On appeal from the Superior Court of New Jersey, Chancery Division, Family Part, Burlington County, Docket No. FM-03-743-04.
NOT FOR PUBLICATION WITHOUT THE APPROVAL OF THE APPELLATE DIVISION
Submitted December 17, 2007
Before Judges Collester and C.S. Fisher.
In this appeal, defendant Anthony Zarillo seeks our review of an order that held him in contempt and imposed sanctions for his failure to more quickly pay an award of counsel fees to plaintiff's attorney. To explain why we will vacate both the order under review and an earlier interlocutory order, we are required to briefly outline the procedural events that have brought us to this point.
The parties were married in 1987. Plaintiff Jeanne Zarrillo filed this action in 2003, and a dual judgment of divorce was entered on December 1, 2005, based on extensive findings of fact and conclusions of law rendered after a trial. As presently relevant, the judgment required that defendant compensate plaintiff for her share of the marital home, which defendant was permitted to retain; the judgment did not contain a date for that payment. And plaintiff was awarded $10,000 in counsel fees, but that also was "payable by defendant when he satisfies plaintiff's interest in the former marital home."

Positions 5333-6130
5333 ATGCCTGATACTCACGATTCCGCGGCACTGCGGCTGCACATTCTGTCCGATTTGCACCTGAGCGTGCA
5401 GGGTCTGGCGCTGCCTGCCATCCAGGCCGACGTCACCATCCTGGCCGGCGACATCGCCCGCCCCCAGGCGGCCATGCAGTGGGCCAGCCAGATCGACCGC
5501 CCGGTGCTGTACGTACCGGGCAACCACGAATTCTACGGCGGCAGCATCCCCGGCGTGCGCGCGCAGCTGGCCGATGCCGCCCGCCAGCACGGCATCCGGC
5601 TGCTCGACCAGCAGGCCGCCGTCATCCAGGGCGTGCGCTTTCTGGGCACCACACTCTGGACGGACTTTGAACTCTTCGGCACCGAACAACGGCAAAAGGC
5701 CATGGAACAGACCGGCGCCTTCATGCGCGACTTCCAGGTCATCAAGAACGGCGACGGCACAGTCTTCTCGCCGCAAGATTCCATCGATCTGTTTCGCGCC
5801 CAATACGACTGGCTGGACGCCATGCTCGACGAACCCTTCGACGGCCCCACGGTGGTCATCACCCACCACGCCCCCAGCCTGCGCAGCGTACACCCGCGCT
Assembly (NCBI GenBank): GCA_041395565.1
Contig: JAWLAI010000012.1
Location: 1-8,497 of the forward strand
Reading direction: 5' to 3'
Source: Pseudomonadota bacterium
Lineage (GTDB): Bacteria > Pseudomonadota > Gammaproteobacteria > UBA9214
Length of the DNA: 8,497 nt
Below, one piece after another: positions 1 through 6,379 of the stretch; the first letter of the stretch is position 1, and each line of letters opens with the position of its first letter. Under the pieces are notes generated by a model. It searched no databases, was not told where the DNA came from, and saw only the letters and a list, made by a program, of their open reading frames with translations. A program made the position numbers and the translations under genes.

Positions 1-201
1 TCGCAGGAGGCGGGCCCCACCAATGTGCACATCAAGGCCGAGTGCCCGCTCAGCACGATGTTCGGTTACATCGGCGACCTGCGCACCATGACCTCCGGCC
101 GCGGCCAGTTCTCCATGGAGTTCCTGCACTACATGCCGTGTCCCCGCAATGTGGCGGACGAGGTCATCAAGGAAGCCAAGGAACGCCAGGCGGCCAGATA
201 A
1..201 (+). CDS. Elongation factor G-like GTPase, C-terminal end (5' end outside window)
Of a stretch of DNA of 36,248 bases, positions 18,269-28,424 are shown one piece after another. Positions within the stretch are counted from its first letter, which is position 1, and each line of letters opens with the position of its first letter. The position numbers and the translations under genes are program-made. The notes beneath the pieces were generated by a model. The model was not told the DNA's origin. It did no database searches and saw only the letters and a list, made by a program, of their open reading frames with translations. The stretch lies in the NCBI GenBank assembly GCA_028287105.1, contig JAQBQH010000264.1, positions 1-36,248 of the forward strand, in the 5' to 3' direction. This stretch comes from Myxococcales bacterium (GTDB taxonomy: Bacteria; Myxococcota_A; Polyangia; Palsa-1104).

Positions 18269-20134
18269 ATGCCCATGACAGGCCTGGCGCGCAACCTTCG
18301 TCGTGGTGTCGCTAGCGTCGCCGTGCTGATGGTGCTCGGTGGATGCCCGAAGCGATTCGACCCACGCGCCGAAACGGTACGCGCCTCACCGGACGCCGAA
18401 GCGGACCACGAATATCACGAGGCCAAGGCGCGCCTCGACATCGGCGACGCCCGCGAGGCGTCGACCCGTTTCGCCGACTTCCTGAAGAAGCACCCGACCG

Sometime the following year, Mark Guralnick, Esq., who had represented plaintiff during the earlier proceedings, filed a motion on his own behalf. Asserting he had not received $45,883.70 in fees he claimed were due from plaintiff, Guralnick sought: (1) enforcement of plaintiff's right to the $10,000 counsel fee award; (2) a sale of the former marital home; and (3) a lien on plaintiff's portion of the proceeds from the sale of the former marital home. The record further reveals that plaintiff and Guralnick were then engaged in a fee dispute that was being arbitrated pursuant to R. 1:20A.*fn1 Plaintiff and defendant, both appearing pro se, opposed Garulnick's motion.
In his opposing certification, defendant claimed that a downturn in the real estate market had frustrated his attempts to comply with the equitable distribution provision of the judgment of divorce. However, he certified that he had refinanced the property, and, with those loan proceeds and funds from another source, he was able to pay plaintiff her share of the marital home. He also indicated that he remained unable to pay plaintiff the $10,000 counsel fee.
In an order entered on July 21, 2006, the trial judge granted Guralnick's request that plaintiff be enjoined from dispensing with the equitable distribution proceeds she had obtained from defendant pending the fee arbitrator's decision. The judge also held that defendant was obligated to pay the $10,000 counsel fee award directly to Guralnick, even though the judgment of divorce required that those funds be paid to plaintiff. In addition, the judge ordered that defendant make that payment to Guralnick by November 30, 2006, and that his "[f]ailure to do so shall result in the entry of a judgment of $10,000 against defendant with judgment interest accruing as of the date of the motion."